As a City Councilmember, Blumenfield established the Volunteer Emergency Command Center (VECC) housed right in his District Office. It has become a one stop shop for emergency training and needs. This center contains HAM radios and Volunteer Emergency Communications (EMCOMM) as well as fully loaded Volunteer Emergency Preparedness On Demand (VEPOD) containers. All of this has transformed the building into a disaster response relief point of distribution. Thanks to Nathan Wolfstein and all the members of Blumenfield’s Community Action Team (BobCAT) that have made this vision into a reality.

Source: Newsletter

ARRL, FCC Discussing Issue of Uncertified Imported VHF/UHF Transceivers

ARRL has taken a minor exception to the wording of a September 24 FCC Enforcement Advisory pertaining to the importation, marketing and sale of VHF and UHF transceivers and is in discussion with FCC personnel to resolve the matter. The Enforcement Advisory was in response to the importation into the US of certain radio products that are not FCC certified for use in any radio service, but identified as Amateur Radio equipment.

“While much of this equipment is actually usable on Amateur bands, the radios are also capable of operation on non-amateur frequencies allocated to radio services that require the use of equipment that has been FCC-certified,” ARRL said. “Such equipment is being marketed principally to the general public via mass e-marketers and not to Amateur Radio licensees.”

ARRL said the upshot is that the general public has been purchasing these radios in large quantities, and they are being used on the air by unlicensed individuals. “

“Radio amateurs have complained of increased, unlicensed use of amateur allocations by people who are clearly unlicensed and unfamiliar with Amateur radio operating protocols,” ARRL said. But while it supports the general tenor and intent of the Enforcement Advisory, ARRL said it disagrees with the FCC on one point.

“In several places, the Enforcement Advisory makes the point that ‘anyone importing, advertising or selling such noncompliant devices should stop immediately, and anyone owning such devices should not use them,’” ARRL pointed out. “The Advisory broadly prohibits the ‘use’ of such radios, but our view is that there is no such prohibition relative to licensed Amateur Radio use — entirely within amateur allocations — of a radio that may be capable of operation in non-amateur spectrum, as long as it is not actually used to transmit in non-amateur spectrum.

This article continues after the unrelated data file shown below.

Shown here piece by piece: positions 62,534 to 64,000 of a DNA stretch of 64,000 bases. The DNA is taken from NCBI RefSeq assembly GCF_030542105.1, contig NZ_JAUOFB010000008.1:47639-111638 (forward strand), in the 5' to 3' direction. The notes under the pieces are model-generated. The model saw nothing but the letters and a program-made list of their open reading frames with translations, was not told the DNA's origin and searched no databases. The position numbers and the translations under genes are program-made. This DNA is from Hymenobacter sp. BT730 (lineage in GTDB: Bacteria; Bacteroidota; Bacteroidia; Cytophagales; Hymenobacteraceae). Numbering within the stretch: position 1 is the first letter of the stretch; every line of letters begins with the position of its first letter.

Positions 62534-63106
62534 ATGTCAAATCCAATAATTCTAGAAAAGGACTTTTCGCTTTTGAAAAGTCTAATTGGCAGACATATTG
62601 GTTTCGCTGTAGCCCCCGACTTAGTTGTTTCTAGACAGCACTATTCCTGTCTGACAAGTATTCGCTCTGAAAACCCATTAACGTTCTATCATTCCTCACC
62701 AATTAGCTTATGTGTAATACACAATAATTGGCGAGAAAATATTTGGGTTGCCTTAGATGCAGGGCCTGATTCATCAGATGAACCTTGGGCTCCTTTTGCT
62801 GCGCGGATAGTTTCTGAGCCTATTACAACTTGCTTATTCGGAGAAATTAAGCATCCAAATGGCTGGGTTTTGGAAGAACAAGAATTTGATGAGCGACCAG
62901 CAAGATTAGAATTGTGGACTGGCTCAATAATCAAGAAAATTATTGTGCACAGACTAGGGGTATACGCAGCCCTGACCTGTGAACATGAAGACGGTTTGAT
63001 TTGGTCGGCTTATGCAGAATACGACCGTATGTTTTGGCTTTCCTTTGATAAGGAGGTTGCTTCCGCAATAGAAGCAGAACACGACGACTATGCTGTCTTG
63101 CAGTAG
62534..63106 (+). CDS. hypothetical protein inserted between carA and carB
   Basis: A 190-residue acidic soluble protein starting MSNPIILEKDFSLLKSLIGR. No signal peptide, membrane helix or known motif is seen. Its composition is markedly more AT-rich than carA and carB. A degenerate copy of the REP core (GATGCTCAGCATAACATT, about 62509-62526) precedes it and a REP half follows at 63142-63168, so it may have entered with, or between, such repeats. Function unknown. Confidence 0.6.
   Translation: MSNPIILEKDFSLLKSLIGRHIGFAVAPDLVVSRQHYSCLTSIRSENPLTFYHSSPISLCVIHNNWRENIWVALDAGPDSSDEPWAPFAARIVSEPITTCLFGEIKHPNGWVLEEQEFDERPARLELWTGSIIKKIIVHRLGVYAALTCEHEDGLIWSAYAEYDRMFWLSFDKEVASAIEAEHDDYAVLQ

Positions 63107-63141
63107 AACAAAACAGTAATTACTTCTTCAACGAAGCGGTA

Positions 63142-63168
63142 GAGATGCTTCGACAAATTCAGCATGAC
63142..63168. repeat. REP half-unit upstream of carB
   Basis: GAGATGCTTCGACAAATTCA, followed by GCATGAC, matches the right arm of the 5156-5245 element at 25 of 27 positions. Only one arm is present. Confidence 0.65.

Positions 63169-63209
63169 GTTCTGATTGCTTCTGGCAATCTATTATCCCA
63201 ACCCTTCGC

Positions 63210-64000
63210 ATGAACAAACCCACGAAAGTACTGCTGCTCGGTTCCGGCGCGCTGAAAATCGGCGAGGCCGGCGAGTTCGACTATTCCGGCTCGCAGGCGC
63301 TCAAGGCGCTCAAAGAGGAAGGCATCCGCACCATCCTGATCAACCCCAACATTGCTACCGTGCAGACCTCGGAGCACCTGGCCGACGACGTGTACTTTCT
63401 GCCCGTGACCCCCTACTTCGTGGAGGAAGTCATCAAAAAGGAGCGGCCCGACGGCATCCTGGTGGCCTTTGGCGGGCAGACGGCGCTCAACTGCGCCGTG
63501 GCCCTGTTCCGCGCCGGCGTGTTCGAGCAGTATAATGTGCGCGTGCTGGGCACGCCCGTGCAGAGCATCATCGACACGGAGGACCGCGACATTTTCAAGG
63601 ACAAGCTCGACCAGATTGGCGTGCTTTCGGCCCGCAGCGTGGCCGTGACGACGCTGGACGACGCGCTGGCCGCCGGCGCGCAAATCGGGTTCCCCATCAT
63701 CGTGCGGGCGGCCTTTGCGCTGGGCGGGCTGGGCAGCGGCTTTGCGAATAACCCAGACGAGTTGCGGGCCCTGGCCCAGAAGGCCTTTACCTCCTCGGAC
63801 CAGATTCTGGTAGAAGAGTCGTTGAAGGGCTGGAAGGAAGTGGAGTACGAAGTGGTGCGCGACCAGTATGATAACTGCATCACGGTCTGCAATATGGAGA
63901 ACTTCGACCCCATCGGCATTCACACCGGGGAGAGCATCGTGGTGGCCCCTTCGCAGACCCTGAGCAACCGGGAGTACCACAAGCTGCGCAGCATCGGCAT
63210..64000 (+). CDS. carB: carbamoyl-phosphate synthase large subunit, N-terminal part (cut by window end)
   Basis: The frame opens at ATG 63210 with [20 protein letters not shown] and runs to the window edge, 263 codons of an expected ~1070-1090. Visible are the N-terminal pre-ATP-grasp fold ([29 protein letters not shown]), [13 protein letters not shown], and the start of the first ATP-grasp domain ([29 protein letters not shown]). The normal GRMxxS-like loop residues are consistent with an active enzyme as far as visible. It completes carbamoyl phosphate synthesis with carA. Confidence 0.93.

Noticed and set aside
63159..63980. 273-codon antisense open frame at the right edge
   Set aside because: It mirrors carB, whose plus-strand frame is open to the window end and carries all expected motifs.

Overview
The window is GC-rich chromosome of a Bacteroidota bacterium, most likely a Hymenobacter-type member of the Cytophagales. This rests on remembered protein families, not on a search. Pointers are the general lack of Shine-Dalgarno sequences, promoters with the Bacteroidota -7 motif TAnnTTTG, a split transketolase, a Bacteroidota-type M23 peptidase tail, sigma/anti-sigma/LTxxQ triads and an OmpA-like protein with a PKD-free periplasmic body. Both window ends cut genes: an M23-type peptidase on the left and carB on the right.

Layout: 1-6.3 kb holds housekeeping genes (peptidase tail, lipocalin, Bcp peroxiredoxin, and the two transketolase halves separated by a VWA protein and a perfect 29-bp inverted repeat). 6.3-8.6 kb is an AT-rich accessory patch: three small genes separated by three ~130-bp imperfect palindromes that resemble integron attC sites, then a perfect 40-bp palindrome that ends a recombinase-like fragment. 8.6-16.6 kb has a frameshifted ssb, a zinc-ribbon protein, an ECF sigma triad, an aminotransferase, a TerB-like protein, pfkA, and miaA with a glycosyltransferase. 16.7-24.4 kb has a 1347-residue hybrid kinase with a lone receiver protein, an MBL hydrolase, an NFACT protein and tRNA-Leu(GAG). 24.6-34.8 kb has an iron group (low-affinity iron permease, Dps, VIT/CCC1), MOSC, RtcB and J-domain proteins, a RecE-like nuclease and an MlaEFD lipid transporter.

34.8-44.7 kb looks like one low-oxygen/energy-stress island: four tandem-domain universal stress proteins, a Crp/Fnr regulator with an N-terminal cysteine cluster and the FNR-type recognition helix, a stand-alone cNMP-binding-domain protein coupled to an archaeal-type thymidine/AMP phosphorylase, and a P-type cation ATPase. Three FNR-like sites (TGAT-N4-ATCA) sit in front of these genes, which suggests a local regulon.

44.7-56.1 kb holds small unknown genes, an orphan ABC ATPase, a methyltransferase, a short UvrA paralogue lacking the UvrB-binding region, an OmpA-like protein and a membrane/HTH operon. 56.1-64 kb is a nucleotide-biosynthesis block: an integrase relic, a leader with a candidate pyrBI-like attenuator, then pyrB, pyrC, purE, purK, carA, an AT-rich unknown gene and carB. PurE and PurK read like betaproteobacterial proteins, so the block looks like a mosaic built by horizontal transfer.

ARRL has had extensive discussions about this issue with FCC Wireless Bureau and Enforcement Bureau staff, and those discussions are ongoing.

“It is important to protect the flexibility of the Amateur Service as essentially an experimental radio service, but it is also very important to stop the unlawful importation and marketing of illegal radios in the United States and the use of those radios by unlicensed persons,” ARRL maintained. “We will keep our members informed as our discussions with FCC on this subject continue.”

Source: ARRL, FCC Discussing Issue of Uncertified Imported VHF/UHF Transceivers


DA 18-980
September 24, 2018
Enforcement Advisory No. 2018-03


The Enforcement Bureau (Bureau) of the Federal Communications Commission (FCC) has observed that a growing number of conventional retailers and websites advertise and sell low-cost, two-way VHF/UHF radios that do not comply with the FCC’s rules. Such devices are used primarily for short-distance, two-way voice communications and are frequently imported into the United States. These radios must be authorized by the FCC prior to being imported, advertised, sold, or operated in the United States.